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Why Video Résumés are a BAD Idea

video resume

“First Impressions Video”, “Video Cover Letter”, and “Video Résumé” all sound like creative and unique ways to be remembered by hiring managers. Before you whip out your Sony handheld, have you ever heard of Aleksey Vayner? As a senior at Yale, he created a video résumé entitled, “Impossible is Nothing” for potential investment banker hiring managers, and he never dreamed of the results.

He included clips of his weightlifting expertise, some dance moves that would make Baryshnikov blush (the dance moves – or the outfits – or maybe both), and his own unique diatribe about the ingredients for attaining success in the working world. One of those hiring managers emailed the video to his friends, and from there it went to YouTube, where it instantly went viral.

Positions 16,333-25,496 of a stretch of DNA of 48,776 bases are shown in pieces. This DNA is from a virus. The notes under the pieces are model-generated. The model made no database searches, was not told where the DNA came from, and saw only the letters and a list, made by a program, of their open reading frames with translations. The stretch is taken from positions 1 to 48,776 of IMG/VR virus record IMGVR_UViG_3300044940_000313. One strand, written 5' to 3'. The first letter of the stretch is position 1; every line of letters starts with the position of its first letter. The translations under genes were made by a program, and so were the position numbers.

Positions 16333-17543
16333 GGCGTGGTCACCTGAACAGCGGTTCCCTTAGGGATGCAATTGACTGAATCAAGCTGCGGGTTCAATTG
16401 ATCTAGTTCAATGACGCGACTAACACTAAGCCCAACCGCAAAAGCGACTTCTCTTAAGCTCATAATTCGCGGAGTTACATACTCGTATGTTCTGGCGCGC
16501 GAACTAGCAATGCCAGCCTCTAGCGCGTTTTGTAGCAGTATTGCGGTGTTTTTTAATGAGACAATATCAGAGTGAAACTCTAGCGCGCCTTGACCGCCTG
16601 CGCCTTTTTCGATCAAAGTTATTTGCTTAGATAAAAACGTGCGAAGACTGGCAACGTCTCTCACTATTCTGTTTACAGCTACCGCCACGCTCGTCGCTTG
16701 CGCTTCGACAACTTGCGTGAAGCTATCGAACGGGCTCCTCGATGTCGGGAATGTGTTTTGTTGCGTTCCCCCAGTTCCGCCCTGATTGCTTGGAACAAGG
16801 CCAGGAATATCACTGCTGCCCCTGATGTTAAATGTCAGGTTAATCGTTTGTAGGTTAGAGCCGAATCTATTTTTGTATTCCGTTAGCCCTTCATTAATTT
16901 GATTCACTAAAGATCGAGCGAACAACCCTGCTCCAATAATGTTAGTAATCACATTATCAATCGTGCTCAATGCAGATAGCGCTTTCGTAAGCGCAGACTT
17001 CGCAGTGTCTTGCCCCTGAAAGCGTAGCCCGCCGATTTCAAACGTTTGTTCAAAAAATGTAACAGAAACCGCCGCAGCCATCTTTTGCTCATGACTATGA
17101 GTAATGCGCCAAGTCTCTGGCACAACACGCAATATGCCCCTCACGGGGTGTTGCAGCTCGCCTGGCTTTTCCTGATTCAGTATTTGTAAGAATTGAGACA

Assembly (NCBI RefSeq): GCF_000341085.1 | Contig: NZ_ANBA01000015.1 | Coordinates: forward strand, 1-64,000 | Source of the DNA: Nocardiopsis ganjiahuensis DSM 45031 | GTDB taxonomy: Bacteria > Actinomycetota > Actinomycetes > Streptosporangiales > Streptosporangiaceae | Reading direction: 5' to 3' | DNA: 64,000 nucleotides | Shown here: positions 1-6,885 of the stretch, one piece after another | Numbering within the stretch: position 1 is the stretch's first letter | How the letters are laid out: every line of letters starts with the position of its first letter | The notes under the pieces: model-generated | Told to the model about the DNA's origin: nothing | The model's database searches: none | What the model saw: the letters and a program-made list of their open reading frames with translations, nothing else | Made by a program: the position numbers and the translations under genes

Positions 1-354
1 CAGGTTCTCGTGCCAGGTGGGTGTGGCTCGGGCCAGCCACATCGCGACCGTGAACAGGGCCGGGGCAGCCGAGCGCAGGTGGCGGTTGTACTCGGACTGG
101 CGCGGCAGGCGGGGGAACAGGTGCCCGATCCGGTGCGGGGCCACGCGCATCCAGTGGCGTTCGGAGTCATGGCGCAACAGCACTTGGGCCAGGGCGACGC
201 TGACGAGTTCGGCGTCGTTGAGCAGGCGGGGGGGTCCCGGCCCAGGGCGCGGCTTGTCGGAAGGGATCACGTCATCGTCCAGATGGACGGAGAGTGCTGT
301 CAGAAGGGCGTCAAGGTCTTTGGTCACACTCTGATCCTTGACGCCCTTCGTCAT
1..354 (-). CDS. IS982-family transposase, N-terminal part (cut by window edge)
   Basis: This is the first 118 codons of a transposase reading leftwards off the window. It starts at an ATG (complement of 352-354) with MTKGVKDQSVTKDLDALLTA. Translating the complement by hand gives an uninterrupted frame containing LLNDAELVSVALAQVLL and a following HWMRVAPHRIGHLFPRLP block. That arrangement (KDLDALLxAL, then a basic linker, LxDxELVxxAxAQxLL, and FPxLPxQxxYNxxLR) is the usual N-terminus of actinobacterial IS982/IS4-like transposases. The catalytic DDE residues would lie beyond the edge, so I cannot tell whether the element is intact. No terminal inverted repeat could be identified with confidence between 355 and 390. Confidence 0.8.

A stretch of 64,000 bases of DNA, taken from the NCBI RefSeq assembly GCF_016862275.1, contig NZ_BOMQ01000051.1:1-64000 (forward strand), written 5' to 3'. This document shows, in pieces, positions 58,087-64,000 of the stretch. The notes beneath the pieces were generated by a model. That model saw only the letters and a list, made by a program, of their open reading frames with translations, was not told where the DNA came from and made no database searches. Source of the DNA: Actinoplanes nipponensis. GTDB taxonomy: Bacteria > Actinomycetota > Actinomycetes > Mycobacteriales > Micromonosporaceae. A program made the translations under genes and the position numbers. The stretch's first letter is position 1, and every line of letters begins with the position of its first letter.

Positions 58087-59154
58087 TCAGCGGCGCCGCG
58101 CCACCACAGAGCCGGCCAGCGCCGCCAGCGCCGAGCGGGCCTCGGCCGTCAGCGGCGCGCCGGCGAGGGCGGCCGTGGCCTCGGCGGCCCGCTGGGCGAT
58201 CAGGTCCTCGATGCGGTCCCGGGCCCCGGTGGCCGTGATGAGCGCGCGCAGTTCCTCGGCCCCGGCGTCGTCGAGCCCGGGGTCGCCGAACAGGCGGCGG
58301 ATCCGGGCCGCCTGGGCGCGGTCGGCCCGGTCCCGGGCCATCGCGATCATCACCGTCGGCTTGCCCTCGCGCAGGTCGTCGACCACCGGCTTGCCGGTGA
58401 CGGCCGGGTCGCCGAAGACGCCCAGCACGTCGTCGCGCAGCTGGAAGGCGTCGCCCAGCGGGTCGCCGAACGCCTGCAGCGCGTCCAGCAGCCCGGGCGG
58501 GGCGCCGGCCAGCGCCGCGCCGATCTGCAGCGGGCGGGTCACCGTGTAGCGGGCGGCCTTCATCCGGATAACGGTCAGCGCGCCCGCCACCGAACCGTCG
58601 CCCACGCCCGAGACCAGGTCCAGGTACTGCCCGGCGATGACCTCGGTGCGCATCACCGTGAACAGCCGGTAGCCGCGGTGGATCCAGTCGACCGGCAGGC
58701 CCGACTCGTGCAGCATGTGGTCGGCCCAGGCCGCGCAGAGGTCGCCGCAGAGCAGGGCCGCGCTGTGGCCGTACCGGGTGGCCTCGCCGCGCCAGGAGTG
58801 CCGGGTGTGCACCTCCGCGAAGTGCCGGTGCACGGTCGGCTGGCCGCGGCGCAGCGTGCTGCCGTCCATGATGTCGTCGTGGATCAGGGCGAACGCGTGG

The media and bloggers everywhere ran the story, thereby making Mr. Vayner’s humiliation total and complete. You might find some YouTube parodies of Mr. Vayner’s video, but the original has long since been removed. Wikipedia and Google have documented Mr. Vayner’s self-absorbed career strategy beyond the video résumé and it makes for an interesting read. A wild and crazy guy for sure.

Besides the video résumé being an ineffective medium for getting a hiring manager’s attention (do you think attractive people might receive a different level of consideration vs. less attractive candidates? Wouldn’t you want to be evaluated on your expertise instead?), Mr. Vayner mistakenly believed that a résumé was about him, and not how his skills, knowledge, and experience could be positioned as the hiring manager’s problem solver.